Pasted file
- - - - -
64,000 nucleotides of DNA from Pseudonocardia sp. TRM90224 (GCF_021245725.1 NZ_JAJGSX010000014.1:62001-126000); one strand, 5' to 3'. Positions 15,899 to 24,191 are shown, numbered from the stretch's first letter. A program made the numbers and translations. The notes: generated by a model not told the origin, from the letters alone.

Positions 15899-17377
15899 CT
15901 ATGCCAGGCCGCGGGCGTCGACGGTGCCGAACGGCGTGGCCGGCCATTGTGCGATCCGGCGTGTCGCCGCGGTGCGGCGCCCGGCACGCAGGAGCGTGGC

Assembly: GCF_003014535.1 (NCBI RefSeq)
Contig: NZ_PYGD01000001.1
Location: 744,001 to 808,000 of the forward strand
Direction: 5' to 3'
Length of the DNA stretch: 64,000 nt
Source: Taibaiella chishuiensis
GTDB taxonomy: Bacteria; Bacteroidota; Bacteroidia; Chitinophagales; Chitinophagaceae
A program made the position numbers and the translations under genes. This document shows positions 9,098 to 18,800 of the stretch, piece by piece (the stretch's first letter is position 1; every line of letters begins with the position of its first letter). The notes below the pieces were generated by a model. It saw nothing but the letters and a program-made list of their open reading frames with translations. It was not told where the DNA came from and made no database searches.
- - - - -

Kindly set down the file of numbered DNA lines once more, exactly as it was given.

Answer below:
64,000 nucleotides of DNA from Pseudonocardia sp. TRM90224 (GCF_021245725.1 NZ_JAJGSX010000014.1:62001-126000); one strand, 5' to 3'. Positions 15,899 to 24,191 are shown, numbered from the stretch's first letter. A program made the numbers and translations. The notes: generated by a model not told the origin, from the letters alone.

Positions 15899-17377
15899 CT
15901 ATGCCAGGCCGCGGGCGTCGACGGTGCCGAACGGCGTGGCCGGCCATTGTGCGATCCGGCGTGTCGCCGCGGTGCGGCGCCCGGCACGCAGGAGCGTGGC

Assembly: GCF_003014535.1 (NCBI RefSeq)
Contig: NZ_PYGD01000001.1
Location: 744,001 to 808,000 of the forward strand
Direction: 5' to 3'
Length of the DNA stretch: 64,000 nt
Source: Taibaiella chishuiensis
GTDB taxonomy: Bacteria; Bacteroidota; Bacteroidia; Chitinophagales; Chitinophagaceae
A program made the position numbers and the translations under genes. This document shows positions 9,098 to 18,800 of the stretch, piece by piece (the stretch's first letter is position 1; every line of letters begins with the position of its first letter). The notes below the pieces were generated by a model. It saw nothing but the letters and a program-made list of their open reading frames with translations. It was not told where the DNA came from and made no database searches.